Acceptance…I’ve never seen so much masked fear surrounding another subject.
If there is acceptance, there is no need to cure or fix it, because it is recognized as full and pure as it already is.
That is exactly how I see Down syndrome. Full and pure as it has been created.
Down syndrome is not a disease. It is not something to be cured or treated.
I understand having a struggle with this. Having an extra chromosome results in certain differences than those of us with 46 chromosomes. We want to fix anything we do not understand. We all come to our fears from our own directions. Our varied backgrounds, teachings, experiences. We all have our own stories and our own vantage points. That is why where we are in acceptance is not to be judged. It is a journey we travel to in our own way and our own time. I look at the journey to acceptance as this large funnel. Acceptance is at the apex, and we all wind our way in from somewhere in the outskirts. Some of us are wayyyyy out there with a longer winding road to make our way in, and some are much closer. But acceptance is located one point, one place. It does not vary. It simply and powerfully “is.” And that point, that apex of acceptance, I believe, is love. Pure, absolute, unadultrated love. All the milestones, the comparisons, the fixes and cures fade away. Right in this point, Down syndrome is accepted for the beautiful, perfect chromosomal creation that it is.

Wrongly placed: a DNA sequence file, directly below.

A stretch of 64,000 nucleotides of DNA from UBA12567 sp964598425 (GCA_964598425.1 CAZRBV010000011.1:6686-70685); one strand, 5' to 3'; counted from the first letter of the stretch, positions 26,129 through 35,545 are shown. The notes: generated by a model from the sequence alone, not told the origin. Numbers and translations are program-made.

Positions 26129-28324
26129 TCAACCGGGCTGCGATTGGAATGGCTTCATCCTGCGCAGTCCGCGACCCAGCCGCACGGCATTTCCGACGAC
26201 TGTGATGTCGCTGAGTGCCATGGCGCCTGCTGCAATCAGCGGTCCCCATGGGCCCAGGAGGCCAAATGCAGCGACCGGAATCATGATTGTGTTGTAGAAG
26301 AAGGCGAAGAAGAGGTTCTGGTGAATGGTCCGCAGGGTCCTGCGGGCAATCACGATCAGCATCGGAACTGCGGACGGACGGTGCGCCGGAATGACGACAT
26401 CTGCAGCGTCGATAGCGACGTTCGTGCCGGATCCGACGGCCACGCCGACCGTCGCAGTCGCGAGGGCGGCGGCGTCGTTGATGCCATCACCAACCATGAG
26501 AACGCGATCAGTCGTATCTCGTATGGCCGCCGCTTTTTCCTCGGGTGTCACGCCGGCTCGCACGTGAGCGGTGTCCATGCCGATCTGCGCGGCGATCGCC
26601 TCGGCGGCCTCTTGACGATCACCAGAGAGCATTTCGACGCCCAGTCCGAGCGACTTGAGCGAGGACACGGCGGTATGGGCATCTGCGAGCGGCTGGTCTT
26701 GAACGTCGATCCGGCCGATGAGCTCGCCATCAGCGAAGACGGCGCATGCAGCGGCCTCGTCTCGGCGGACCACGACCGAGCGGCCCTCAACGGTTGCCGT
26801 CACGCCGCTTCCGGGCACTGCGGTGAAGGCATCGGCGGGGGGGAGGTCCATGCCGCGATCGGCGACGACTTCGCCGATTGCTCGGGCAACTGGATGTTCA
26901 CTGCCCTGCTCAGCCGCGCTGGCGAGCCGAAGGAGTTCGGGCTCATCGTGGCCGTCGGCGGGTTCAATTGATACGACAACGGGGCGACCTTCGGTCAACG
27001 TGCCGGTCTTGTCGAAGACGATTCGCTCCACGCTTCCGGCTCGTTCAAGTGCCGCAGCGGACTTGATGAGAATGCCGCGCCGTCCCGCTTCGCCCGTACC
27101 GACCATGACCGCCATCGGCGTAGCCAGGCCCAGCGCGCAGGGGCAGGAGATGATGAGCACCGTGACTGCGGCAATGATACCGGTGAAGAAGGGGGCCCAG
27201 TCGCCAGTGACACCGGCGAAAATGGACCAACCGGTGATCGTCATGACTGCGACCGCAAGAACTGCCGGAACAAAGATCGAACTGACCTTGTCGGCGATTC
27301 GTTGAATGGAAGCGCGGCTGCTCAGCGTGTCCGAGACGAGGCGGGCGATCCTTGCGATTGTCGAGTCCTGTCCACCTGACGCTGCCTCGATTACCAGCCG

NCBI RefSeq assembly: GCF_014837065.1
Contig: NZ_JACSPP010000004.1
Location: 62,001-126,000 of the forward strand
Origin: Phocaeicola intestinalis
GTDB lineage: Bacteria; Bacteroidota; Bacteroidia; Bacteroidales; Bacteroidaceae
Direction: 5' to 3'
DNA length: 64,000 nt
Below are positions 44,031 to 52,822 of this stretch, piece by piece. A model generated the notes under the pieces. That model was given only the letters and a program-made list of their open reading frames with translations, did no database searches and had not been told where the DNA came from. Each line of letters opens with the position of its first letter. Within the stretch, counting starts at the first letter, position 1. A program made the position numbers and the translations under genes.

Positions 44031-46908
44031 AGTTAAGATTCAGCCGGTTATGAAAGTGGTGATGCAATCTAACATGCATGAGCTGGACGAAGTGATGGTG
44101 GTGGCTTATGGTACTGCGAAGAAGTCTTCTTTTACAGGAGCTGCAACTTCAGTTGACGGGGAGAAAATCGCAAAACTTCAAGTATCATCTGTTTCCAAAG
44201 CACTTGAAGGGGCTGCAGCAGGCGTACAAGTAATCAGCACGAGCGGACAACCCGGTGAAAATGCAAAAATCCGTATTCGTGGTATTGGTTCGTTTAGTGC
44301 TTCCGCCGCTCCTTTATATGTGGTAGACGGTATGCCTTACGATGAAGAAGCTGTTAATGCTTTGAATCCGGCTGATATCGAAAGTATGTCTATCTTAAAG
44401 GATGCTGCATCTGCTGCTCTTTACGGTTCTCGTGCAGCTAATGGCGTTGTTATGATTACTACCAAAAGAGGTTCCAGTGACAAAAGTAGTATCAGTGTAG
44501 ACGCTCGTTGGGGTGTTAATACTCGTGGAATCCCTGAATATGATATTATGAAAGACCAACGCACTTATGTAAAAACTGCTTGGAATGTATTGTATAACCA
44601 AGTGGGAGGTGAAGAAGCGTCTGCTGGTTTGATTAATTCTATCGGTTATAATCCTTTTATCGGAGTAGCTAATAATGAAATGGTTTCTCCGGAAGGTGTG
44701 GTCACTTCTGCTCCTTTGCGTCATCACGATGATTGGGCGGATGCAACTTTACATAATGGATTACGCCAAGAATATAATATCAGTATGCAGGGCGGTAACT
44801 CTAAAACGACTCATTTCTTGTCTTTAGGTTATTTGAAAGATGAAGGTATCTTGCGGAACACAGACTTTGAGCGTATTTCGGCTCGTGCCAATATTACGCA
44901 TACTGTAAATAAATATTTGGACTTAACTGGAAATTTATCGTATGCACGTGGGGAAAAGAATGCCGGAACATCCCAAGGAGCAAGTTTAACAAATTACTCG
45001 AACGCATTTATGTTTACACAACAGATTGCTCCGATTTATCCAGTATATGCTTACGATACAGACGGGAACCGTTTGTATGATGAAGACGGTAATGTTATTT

Let me be clear that acceptance is much different than complacency. Where complacency stops, gives up, or doesn’t care, acceptance infinitely gives and gives and gives. Milestones and markers are important. They have their place. They are a measurement of progress. We all need that in our lives. But what we have to be very careful of is the comparison of milestones or trying to “cure” Down syndrome. Our children are perfect just as they are. They have gifts of their own as we all do. When Wil started to walk, he was about 2 years old. We did all the things we were supposed to do. Checked off all the boxes and followed all the physical therapists suggestions. Even so, Wil did a few things out of order. Such as, when holding on to railings, he could place one foot directly in front of the other on a balance beam before he could walk unaided. Apparently this one foot in front of the other type of walking is supposed to develop after a child learns to walk independently. But he learned to walk and soon he was off running. With love, encouragement and the therapist’s expertise Wil walked when he was supposed to walk. We tried rushing potty training with him and that was a huge disaster. So, again, following the rules, checking the boxes, Wil was officially potty trained at age 4. Meanwhile, Wil’s friends with and without Down syndrome were meeting their milestones when they were supposed to. It was really important for me to stay true to Wil and his progress without comparison of others. This was a large learning step to full acceptance. There was a lot of noise from the outside on certain pills he should take or things he should do. One story I’ve shared before that always makes me giggle is how it was suggested to my parents by a friend that I didn’t have time to potty train Wil so they should do it for me. My parents kindly took Wil for a weekend while my husband and his sisters went on a camping trip up north. My mom called that night and said, “Uncle!!” We both had a good laugh. Wil is ready when he’s ready. It’s great to encourage our kids, but true acceptance is allowing them to get there when they are ready with all the supports available around them.